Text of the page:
Reading time: 3 min

Those who are actively working a program of recovery are aware of how easily relapse can crop up. After all, we do what we do each day in order to mitigate the risk of returning to drugs and alcohol. It’s no easy task, but we trudge forward, with resolve to do what we can to avoid it. Hopefully, at all costs. If you are working a program, you learned early on that your recovery must be protected. And that fortification against the snare and pitfalls of addiction comes via continued spiritual maintenance.

Individuals who have been going to meetings for some time, have seen other members fall off the path. The reasons this occurs are many, sometimes it can seem like a relapse came out of nowhere. But, upon closer investigation the roots of relapse begin to show themselves clearly. A failure to put one’s program above all else. Slacking on meetings and service work. Becoming complacent about the strength of your sobriety, just to name a few. However, there are a number of other ways relapse can rise to the surface from below. Reasons why one might put themselves at risk of sliding backwards.

Recovery requires both sound mind and body. Taking care of yourself physically is as important as spiritual wellness. When we don’t prioritize healthy living, we are at risk of suffering ailment and injury. Precipitating pain, pangs which require relief. And, in many cases, Tylenol will not have the desired effect. So, one seeks the assistance of a doctor. A person who may help one’s pain, but derail one’s recovery.


Doctors: A Blessing and Curse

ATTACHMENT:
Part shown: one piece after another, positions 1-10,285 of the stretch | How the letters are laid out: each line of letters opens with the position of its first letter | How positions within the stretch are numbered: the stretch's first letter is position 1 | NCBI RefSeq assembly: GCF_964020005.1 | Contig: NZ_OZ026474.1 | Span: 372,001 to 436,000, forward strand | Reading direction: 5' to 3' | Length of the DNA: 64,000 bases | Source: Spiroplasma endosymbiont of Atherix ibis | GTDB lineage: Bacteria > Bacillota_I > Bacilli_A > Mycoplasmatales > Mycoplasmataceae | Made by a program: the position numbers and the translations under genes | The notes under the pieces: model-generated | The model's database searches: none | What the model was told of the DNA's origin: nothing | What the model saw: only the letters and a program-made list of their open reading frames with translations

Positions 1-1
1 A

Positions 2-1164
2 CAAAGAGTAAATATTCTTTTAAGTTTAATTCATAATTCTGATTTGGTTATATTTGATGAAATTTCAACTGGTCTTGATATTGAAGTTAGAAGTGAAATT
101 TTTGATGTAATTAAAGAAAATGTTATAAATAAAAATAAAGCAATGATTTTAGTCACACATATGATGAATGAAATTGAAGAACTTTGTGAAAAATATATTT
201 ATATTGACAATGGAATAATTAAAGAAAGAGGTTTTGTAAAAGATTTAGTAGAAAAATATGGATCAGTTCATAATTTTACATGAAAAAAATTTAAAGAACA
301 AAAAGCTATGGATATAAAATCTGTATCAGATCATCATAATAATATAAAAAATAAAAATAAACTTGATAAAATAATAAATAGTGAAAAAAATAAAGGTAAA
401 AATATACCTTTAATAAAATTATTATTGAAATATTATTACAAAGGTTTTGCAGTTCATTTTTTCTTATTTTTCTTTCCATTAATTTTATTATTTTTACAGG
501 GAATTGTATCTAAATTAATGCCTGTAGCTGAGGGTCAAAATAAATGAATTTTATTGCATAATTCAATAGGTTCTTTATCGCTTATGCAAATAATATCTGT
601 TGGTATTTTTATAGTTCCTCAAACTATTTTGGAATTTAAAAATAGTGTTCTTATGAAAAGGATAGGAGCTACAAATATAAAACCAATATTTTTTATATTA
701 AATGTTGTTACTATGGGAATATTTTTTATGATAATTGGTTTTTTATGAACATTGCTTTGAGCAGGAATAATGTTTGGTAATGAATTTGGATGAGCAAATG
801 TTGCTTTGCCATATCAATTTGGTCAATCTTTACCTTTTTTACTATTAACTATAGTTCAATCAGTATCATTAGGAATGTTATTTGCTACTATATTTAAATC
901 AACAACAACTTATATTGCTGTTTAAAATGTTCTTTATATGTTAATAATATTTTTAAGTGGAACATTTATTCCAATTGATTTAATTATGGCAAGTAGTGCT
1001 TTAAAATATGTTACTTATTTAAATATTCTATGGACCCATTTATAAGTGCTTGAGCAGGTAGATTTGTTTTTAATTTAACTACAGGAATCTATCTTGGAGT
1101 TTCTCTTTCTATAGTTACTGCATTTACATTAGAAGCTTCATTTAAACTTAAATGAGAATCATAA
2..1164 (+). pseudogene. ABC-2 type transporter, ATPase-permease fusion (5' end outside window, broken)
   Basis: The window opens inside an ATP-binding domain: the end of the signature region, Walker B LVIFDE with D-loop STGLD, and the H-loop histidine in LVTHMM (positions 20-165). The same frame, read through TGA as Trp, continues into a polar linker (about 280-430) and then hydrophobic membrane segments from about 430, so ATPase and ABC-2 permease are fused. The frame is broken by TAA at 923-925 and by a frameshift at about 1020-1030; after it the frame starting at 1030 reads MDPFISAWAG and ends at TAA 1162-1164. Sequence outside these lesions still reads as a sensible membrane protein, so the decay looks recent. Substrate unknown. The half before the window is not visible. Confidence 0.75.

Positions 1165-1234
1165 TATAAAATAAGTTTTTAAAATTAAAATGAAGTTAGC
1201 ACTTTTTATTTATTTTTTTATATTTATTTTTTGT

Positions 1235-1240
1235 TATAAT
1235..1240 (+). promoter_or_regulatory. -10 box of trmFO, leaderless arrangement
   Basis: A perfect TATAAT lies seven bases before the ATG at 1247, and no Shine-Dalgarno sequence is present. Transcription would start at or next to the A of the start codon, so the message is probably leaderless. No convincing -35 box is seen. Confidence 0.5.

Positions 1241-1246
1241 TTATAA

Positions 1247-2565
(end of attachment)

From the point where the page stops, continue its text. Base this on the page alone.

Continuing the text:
Anyone whose journey of recovery began with detox and treatment understands the important role physicians play. Without medical supervision and access to certain drugs, one’s early recovery would be not only painful — it could be deadly. The part doctors play in early recovery should not be minimized. Yet, later on down the road of recovery, physicians can prove to be a hindrance to one’s program, especially if an injury occurs.

Whether you are in the program or not, you know how willy-nilly prescription opioids have been, and continue to be, prescribed in the U.S. You know they are both addictive and potentially deadly to anyone prescribed them. But, people who are in pain need relief and opioids work quite well. Even when alternative methods of pain management are available (perhaps even more effective) doctors will resort to opioids.

In recovery, it’s no secret that taking any mind-altering substance, even those prescribed is a great risk. Even when they are taken as prescribed, such drugs can chip away at the foundation of your program. In turn, making it unstable and at risk of total collapse. Many a relapse has begun with taking a narcotic, as prescribed, in recovery. Which is why it is absolutely crucial that people in recovery explain to their treating physician what’s at stake. One needs to express the importance of exhausting every option for pain relief before resorting to opioids.

Such an approach, should be considered the only approach. Remember, your recovery must always come first even at the expense of comfort. Being comfortable in recovery won’t matter much if you lose your recovery to achieve such relief. It is also worth noting that many forms of pain can be addressed better by avoiding opioids, such as nerve pain (neuropathy). Consider physical therapy and massage techniques.


Maintaining Recovery

It is important to remember that whatever decision you come to with your doctor, it is possible to keep your program intact after being prescribed an opioid. As long as you communicate with your sponsor and have a way to ensure that you do not take more than is required, longer than needed. One must double their efforts in recovery to keep one’s addiction from retaking control of your life. Taking a prescription narcotic merely opens the door, your program will prevent the disease from inviting itself back in.

If you are one of the many people who relapsed on prescription painkillers, it is possible to take back your life. Please contact Hope by The Sea to begin the process of recommitting yourself to the program.